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What increases my risk for vulvovaginitis?

Diana Meeks
Diana Meeks on behalf of Sigma Nursing
Family Practitioner

You can develop vulvovaginitis at any time in your life, including in postmenopausal years. Some symptoms associated with vulvovaginitis, such as irritation, itching, burning or tenderness, may be worsened in postmenopausal women. This is caused by the thinning (atrophy) of vaginal tissues, especially those surrounding the opening of the vagina, due to a lack of estrogen hormones.

Vulvovaginitis can be caused by a variety of different factors, including fungi, bacterial or hormonal imbalances. The types of vulvovaginitis can be further classified by the contributory factors that can cause it. For example, bacterial vulvovaginitis, which is the most common variety, is caused by an abundance of pathogens in the vagina.

Your risk for contracting vulvovaginitis increases with certain activities that promote infection in the vagina. For example, you risk infection from a sexually transmitted disease by having sex with multiple partners (especially if they have a history of STD's) or not using a condom. Also, your risk increases if you practice poor genital hygiene habits, such as neglecting to wash your hands after going to the bathroom or before touching genital areas. Wiping from back to front can also cause an overabundance in the vagina of bacteria typically found in the anus.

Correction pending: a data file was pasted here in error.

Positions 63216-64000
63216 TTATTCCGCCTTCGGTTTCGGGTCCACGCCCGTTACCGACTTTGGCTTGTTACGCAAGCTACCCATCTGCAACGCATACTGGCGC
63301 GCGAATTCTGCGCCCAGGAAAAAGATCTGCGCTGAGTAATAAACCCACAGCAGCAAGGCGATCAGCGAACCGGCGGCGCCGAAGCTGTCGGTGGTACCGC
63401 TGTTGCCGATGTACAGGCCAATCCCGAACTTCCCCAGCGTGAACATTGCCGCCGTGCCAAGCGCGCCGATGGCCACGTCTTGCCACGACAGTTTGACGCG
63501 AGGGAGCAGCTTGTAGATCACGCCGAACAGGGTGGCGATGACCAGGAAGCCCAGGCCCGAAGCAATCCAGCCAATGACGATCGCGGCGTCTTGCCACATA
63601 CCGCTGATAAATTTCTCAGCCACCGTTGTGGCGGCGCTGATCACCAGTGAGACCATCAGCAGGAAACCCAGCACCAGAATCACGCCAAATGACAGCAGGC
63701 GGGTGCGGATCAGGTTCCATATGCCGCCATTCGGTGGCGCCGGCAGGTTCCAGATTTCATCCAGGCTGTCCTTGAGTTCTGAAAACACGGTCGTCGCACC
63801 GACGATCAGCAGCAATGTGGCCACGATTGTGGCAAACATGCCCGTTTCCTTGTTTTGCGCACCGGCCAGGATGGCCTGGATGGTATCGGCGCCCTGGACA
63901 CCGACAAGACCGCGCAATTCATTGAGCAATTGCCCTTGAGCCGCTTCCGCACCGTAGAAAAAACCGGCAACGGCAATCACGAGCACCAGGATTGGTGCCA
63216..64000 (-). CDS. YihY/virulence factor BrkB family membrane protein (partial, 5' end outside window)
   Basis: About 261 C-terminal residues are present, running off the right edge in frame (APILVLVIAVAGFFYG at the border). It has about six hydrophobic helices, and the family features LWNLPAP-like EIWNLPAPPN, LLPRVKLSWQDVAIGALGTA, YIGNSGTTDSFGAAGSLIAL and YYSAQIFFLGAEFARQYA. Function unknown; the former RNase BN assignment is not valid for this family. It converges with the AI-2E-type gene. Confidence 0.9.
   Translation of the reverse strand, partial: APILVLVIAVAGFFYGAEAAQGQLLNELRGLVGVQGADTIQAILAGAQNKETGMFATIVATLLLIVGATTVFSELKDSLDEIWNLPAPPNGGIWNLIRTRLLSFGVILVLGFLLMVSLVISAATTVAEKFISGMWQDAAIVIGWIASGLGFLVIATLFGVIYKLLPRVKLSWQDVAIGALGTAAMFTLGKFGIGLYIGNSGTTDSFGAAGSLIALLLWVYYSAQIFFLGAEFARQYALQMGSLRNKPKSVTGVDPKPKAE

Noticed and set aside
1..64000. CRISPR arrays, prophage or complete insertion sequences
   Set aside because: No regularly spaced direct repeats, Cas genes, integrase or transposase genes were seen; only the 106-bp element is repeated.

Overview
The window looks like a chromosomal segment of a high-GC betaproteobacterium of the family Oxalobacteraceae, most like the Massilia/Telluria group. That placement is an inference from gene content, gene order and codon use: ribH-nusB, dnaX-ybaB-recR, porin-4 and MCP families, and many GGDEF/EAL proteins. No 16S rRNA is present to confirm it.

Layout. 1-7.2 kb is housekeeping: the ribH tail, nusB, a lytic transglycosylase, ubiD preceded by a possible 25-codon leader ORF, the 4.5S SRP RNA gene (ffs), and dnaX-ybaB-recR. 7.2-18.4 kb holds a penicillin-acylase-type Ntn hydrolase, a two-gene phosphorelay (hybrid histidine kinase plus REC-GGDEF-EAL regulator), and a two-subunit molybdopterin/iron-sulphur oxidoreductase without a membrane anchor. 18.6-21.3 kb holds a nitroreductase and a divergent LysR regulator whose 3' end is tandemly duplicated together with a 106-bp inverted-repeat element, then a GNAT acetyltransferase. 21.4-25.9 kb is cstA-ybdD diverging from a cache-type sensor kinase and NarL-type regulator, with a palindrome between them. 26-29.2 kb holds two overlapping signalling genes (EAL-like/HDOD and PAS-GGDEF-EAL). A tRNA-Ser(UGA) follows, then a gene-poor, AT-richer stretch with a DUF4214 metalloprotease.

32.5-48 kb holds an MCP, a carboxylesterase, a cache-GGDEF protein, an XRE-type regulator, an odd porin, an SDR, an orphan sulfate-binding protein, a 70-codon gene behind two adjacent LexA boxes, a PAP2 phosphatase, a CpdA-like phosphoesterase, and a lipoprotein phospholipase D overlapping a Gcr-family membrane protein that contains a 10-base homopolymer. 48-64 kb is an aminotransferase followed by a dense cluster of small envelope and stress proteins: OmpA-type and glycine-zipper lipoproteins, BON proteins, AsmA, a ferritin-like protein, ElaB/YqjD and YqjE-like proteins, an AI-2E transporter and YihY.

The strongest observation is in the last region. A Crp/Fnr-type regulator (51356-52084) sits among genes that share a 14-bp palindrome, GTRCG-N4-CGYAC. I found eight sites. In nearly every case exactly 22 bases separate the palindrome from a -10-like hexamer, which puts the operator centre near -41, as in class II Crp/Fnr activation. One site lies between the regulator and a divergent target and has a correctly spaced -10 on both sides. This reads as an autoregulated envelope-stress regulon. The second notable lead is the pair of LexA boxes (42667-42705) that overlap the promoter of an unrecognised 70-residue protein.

Age can be another risk factor, because the lack of the hormone estrogen in menopausal women and girls who have not gone through puberty (prepubertal girls) can thin the walls of the vagina and increase the risk of infection. Other risk factors include wearing tight clothing, as that can create an environment suited for bacteria or yeast infections; pregnancy; or previous vaginal infections.

Symptoms of vulvovaginitis typically dissipate within a week of treatment with medication. However, vulvovaginitis can lead to serious, cause-specific complications if untreated. For example, if the sexually transmitted disease gonorrhea is the cause of vulvovaginitis, it can lead to serious conditions such as infertility in both women and men or an increased risk for contracting HIV/AIDS. If untreated, the vulvovaginitis infection may spread due to excessive itching, poor hygiene or contact through sexual intimacy. Depending on the cause, vulvovaginitis may also lead to pelvic inflammatory disease.

Dr. Bonnie Lynn Wright, PhD
Geriatrics Nursing Specialist

Occasionally, vulvovaginitis, inflammation of the female genital area and vagina, can be caused by a response to the spermicide on a condom or the latex from which the condom is made. Alternatives would be to use condoms with no spermicide, non-latex condoms plus another form of birth control or use female condoms as well as the male condom. If this is due to a latex allergy, consult your primary care provider immediately.

Continue Learning about Vulvovaginitis Risk Factors

Important: This content reflects information from various individuals and organizations and may offer alternative or opposing points of view. It should not be used for medical advice, diagnosis or treatment. As always, you should consult with your healthcare provider about your specific health needs.